One of my favorite places I visited was Tokoyo Japan. Air Canada had this ridiculous round trip airfare of $458 sometime ago, and we just had to hop on that deal and take advantage. I always wanted to go to Japan, and I figured this would be a good chance. I always had this vision of Japan, as this place lit up by neon lights and electronic stores in every corner, with sushi shops all over the place. Well, my vision was almost right, but not quite. Booking the trip was easy, as the deal was advertised on Expedia. Unfortunately, this deal was in coach, and any upgrades using Aeroplan miles was not possible. The route was PDX-YVR-NRT and the total travel time was something like 10 hours, which wasn’t too bad at all, considering we were in coach. However, I would never do it again, unless I’m in business class or first. The equipment was a Boeing 767-300 if I recall, and a stellar on-board staff.
After immigration and luggage retrieval, we boarded our bus to our hotel, which took about an hour. The bus we chose was awesome, because it only cost $30.00USD to get from Narita to our hotel. It made several stops along the way at other hotels, but cost a fraction of what a cab may have cost if we took it. It was a nice scenic ride into the city anyways.
I think one of the best memorable images I will have when arriving at Tokyo was this long line at Krispy Kreme donuts. I guess we take this stuff for granted here, but seriously folks…..it’s just Krispy Kreme! I guess living in Portland, we are spoiled with VooDoo, and Heavenly, so maybe in Tokyo this is just da bomb. Any note, it was interesting to see this, and the level of patience these folks had standing in line to sink their teeth into a warm, fat laden, piece of fried goodness. Wait…perhaps this could be a good thing.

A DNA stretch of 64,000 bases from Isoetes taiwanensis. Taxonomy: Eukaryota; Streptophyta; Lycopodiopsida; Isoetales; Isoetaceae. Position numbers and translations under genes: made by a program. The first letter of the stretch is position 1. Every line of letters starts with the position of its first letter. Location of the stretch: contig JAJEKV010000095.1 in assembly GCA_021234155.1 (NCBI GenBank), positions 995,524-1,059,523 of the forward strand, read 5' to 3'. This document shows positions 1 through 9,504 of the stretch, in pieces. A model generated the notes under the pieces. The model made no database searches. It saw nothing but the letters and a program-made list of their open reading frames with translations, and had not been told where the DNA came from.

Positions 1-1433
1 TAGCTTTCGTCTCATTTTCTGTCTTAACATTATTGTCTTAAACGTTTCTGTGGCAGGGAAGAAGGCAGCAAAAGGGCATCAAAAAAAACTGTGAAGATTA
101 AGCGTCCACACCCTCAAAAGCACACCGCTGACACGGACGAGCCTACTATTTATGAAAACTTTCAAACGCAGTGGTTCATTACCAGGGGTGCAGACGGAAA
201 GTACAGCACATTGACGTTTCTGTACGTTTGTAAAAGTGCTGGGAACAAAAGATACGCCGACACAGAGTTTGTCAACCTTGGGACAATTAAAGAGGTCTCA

This mall was across from our hotel, and it housed everything you would want. There were different floors ranging from housewares, to a nice food court on top and in the basement. The stores had the best customer service I had ever seen. I guess seeing the great customer service you get at Newark and LaGuardia (and yes I am being sarcastic), I was really amazed at this malls staff. During our stay in Tokyo, we had picked up a couple of souvenir umbrellas at ampm, and we wanted to take it back with us. However, it wouldn’t fit in the suitcase, so the nice man at Tokyu Hands, who I might add could NOT speak a word of English, figured out our hand gestures about packing it for us. Amazingly, he took both our umbrellas in the back, and came out after 10 minutes, with them packed into a nice box, with plastic handles. Now THAT is customer service. I don’t even think I ever got that level of service at Nordstroms. I was so happy, I wanted to buy him a McPork sandwich, and a green tea soft serve.
This view was from the top of the Park Hyatt Tokyo. It was one of the best places to get a good view of the city, and that our guide knew about from Tokyo Free Guides. If you are visiting Tokyo for the first, I highly recommend them because its one less hurdle in your travel plans, and its a great way to make local friends. They know the ins and outs of the city, and know how to get around, as they are local. Check out my posting on this service.
It’s always fun to see how our fast food chains represent themselves outside our borders. McDonald’s was no different. They had the classics like the Big Mac and Quarter Pounder, but I was surprised to see the different local favorite —The McPork. The name just sounded funny to me, as it lacked the usual McDonald’s luster they label on their foods. I steered clear of this place but I did notice a lot of folks inside though. Mostly, a young crowd, and a family of 4 that looked American. ( I think the Iowa State sweatshirt and flip flops gave them away)
I found this tea spot in Akihabra, and it was just amazing. They had a variety of loose leaf green tea for sale, and this green tea soft serve, that the wifey got addicted to. It was amazing, and cheap. We picked up a cone, and walked around, only to return for another cone. The server knew we would get hooked on it, as he knew a little English, and said “you come back…I know it”. I am thinking franchise and retirement!!